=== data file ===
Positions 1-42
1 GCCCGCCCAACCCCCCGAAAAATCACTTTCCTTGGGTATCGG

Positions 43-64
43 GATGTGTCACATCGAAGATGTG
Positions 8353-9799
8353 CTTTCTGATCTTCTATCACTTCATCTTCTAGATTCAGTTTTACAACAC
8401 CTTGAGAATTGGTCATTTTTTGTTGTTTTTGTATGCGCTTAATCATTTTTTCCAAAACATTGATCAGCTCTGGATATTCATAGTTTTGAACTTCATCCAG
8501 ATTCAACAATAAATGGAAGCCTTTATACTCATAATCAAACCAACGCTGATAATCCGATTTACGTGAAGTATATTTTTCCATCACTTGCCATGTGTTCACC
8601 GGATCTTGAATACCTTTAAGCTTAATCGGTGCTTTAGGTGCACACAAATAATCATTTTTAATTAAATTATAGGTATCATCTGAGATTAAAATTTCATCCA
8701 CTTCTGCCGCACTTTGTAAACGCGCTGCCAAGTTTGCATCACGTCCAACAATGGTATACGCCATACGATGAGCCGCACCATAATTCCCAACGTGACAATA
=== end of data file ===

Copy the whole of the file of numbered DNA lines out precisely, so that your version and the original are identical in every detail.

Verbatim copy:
Positions 1-42
1 GCCCGCCCAACCCCCCGAAAAATCACTTTCCTTGGGTATCGG

Positions 43-64
43 GATGTGTCACATCGAAGATGTG
Positions 8353-9799
8353 CTTTCTGATCTTCTATCACTTCATCTTCTAGATTCAGTTTTACAACAC
8401 CTTGAGAATTGGTCATTTTTTGTTGTTTTTGTATGCGCTTAATCATTTTTTCCAAAACATTGATCAGCTCTGGATATTCATAGTTTTGAACTTCATCCAG
8501 ATTCAACAATAAATGGAAGCCTTTATACTCATAATCAAACCAACGCTGATAATCCGATTTACGTGAAGTATATTTTTCCATCACTTGCCATGTGTTCACC
8601 GGATCTTGAATACCTTTAAGCTTAATCGGTGCTTTAGGTGCACACAAATAATCATTTTTAATTAAATTATAGGTATCATCTGAGATTAAAATTTCATCCA
8701 CTTCTGCCGCACTTTGTAAACGCGCTGCCAAGTTTGCATCACGTCCAACAATGGTATACGCCATACGATGAGCCGCACCATAATTCCCAACGTGACAATA